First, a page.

Video & DVD

Rating: NNNNNNew releasesNew releasesmash (1969, Fox Home Entertainment Five Star Collection), dir. Robert Altman w/ Donald Sutherland, Elliott Gould. Released.

Rating: NNNNN

New releasesNew releases

mash (1969, Fox Home Entertainment Five Star Collection), dir. Robert Altman w/ Donald Sutherland, Elliott Gould. Released to coincide with Fox’s DVD issue of the MASH television series, Altman’s film has been treated to a deluxe two-disc restoration and transfer under the director’s supervision. (I doubt MASH looked this good 30 years ago.) The film plays oddly: it’s not terribly funny for a comedy, and there’s a level of frat-boy smugness — the heroes are defined less by their political stance than by the fact that they’re the cool kids. It’s an astonishing piece of filmmaking, though, with Altman’s signature use of the zoom lens, overlapping hum of dialogue and multi-layered mise en scène that have often been imitated but never equalled. I hadn’t realized until now that the TV series didn’t copy the movie’s helicopter opening but used Altman’s actual footage.


Extremely perfunctory commentary by Altman. Includes theatrical trailer, American Movie Classics documentary, a new “making-of” feature and a History Channel documentary called MASH: Comedy Under Fire. French-dubbed version, English and Spanish subtitles. NNNN


seconds (1966, Paramount DVD), dir. John Frankenheimer w/ Rock Hudson, John Randolph. A cautionary thriller that went, as Frankenheimer notes, from failure to classic without ever being a success. Randolph plays a middle-aged banker who’s drafted by a shadowy organization for rejuvenation and wakes up as Rock Hudson. He acquires a hedonistic California lifestyle he doesn’t really want — and then the bill comes due. It’s a strange-looking film for its era, one of the first Hollywood studio releases shot largely with hand-held cameras, and James Wong Howe got an Oscar nomination for the film’s outré black-and-white cinematography. Saul Bass did the title sequence, and this print restores the wine festival sequence that was shredded for the film’s original domestic release.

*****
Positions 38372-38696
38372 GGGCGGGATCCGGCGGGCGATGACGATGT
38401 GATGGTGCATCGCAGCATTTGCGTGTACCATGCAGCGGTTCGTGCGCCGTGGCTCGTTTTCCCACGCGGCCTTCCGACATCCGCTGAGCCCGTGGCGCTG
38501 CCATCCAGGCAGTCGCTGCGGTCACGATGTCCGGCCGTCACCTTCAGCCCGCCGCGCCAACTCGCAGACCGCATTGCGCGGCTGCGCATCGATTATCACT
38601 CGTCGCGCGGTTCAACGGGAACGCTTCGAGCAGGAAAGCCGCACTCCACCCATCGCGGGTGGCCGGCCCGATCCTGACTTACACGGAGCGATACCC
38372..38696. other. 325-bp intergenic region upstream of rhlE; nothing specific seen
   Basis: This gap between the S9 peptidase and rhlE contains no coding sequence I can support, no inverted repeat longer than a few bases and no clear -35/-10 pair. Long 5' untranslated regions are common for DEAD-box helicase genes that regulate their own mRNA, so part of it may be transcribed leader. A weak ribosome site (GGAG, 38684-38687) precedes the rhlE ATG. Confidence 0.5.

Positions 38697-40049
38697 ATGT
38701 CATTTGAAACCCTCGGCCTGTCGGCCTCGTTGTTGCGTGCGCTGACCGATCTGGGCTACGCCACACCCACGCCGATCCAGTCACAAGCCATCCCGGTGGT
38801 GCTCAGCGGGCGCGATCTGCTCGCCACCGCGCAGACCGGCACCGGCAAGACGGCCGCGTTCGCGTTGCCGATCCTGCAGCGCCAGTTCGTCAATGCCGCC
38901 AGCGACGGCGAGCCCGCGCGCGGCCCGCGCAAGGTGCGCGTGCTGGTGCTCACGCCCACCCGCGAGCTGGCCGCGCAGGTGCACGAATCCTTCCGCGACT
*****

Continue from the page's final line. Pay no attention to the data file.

The excellent commentary track by Frankenheimer is mostly about the film’s technique but also drops little tidbits like how he got Rock Hudson drunk to play the drunk scene. French-dubbed version, theatrical trailer, English subtitles. NNN


the adventures of buckaroo banzai across the eighth dimension (1984, Special Edition, MGM/UA) dir. W.D. Richter w/ Peter Weller, John Lithgow, Ellen Barkin, Jeff Goldblum. Buckaroo Banzai tells a story so twisted, so pulp/sci-fi/action-serial, so barely coherent that it’s attracted legions of devoted fans. Weller is a neurosurgeon/rock star/dashing adventurer battling evil out of the eighth dimension. The plot is part Buck Rogers, part Thomas Pynchon. If any film cried out for DVD exegesis, this is it. 102 minutes.


MGM’s disc includes the original theatrical cut of the film, plus an extended version that restores a Jamie Lee Curtis flashback. Other extras include an audio commentary by Richter, deleted scenes, behind-the-scenes documentary, trailer, jet car FX trailer, subtitle track featuring Pinky Carruthers’ Unknown Facts, archives from the Banzai Institute, Banzai Radio segment and stills gallery. NNN


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